So I took a class on the Gothic tradition and for my final project and my honors contract, I wrote two articles. One of them was connecting the gothic to some of our favorite television serial killers. Here it is, reformatted for Nerdophiles.
Death is a living-breathing beast. The Gothic tradition intensifies it, and makes it into a character of its own. Like Poe’s The Masque of the Red Death or Stoker’s Dracula, death walks among the living taking his victims. The inevitable being that everyone must face, has been a topic for many writers, and it has taken a special place in popular television, specifically in the subgenre of serial killer television; or rather, new subgenre for television. The monumental theme of death is found in The Following, Hannibal, and Bates Motel, this theme takes form in the characters, the murders, and the setting.
In a show that revolves around murder, the spotlight character is often the killer. For The Following it is Joe Carroll, the charismatic and psycho sociopathic Gothic literature professor turned cult leader. For Hannibal it is the eponymous Hannibal Lector, the charismatic and sociopathic psychiatrist turned cannibal serial killer. For Bates Motel it is Norman Bates, the sweet and psychopathic mama’s boy turned blackout killer.
Joe, Hannibal, and Norman all romance death, even without killing. Joe is a Gothic literature professor; he is obsessed with Edgar Allen Poe, imparting Poe’s voice as a method of luring followers into his group. Hannibal is a consultant to the FBI’s behavioral analysis unit; he also indulges in Will Graham’s macabre visions and stories. Norman escapes from a life of murder, only to be brought into a world where murder is essential for his survival. Norman’s own character comes into question when he kills, especially since he blacks out and mentally turns into an emotionless killer. They are the theoretical grim reaper taken form in a human. None fear the act taking a life, but are rather enlivened by it.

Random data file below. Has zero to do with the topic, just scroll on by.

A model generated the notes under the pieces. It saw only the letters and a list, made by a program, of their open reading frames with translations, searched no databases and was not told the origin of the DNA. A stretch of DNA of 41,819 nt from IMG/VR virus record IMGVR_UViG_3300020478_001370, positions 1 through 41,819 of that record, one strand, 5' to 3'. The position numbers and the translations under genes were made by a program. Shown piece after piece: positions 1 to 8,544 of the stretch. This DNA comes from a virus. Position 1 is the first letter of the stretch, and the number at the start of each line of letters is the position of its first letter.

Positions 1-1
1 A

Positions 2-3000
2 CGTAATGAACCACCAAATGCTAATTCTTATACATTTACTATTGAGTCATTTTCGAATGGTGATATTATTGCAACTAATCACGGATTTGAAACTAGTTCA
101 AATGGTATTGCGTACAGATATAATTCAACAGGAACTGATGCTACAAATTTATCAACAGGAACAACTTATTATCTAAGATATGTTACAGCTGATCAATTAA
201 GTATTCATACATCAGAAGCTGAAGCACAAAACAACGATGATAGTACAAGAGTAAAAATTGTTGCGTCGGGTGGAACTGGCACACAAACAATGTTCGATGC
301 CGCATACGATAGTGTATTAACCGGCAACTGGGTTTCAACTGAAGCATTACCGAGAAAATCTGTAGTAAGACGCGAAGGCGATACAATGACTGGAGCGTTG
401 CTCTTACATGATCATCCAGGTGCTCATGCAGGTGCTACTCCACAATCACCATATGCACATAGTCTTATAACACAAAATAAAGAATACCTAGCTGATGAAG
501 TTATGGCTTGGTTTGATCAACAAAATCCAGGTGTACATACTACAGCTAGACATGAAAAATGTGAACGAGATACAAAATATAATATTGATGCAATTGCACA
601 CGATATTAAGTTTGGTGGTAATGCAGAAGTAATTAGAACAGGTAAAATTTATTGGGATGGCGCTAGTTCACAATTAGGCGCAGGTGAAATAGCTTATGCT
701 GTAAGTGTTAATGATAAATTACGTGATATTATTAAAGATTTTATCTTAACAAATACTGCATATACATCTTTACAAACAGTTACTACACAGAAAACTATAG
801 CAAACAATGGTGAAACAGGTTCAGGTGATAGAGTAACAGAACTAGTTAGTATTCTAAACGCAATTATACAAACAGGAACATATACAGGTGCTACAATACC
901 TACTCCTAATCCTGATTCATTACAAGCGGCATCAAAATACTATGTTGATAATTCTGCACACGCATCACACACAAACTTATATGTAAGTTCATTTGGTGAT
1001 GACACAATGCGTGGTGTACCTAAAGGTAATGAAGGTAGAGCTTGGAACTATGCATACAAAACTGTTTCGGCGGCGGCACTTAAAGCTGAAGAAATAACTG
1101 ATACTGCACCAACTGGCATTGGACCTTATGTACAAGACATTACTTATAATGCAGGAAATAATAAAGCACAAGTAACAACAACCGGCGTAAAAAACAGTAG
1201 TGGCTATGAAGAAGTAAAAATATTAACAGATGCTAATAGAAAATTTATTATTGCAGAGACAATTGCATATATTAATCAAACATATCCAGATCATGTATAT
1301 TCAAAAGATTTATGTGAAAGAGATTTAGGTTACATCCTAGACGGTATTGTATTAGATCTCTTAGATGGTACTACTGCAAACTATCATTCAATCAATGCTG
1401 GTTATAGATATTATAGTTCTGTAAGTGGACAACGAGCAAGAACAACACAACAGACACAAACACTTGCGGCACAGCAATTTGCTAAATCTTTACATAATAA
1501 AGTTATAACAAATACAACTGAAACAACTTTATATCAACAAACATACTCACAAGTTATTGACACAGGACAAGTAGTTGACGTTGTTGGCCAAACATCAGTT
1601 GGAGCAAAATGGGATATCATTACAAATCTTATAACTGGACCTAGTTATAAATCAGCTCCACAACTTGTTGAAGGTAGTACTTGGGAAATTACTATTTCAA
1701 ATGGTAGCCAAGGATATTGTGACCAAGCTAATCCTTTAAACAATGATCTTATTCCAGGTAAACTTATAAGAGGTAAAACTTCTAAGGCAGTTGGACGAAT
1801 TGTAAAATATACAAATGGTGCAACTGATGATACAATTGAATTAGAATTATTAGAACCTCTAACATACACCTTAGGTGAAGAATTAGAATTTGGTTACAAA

The murders committed by the antagonists separate them the functioning society. For these men, killing is a necessity. It is not only necessary for their survival, but also for their existence. Joe Carroll validates himself as a leader through his killing. It is through this act that he gains power. Norman Bates, on the other hand, is kills for survival. He kills Keith Summers in order to protect his mother from rape, he kills his father while he beats his mother, and he attempts to kill Shelby in fear of harming his family. What separates him from a victim and a cold-blooded killer is that Norman, on his own, is wholly unthreatening. But when someone threatens him, he mentally blacks out and a cold-blooded killer takes his place with no moral qualms about murder.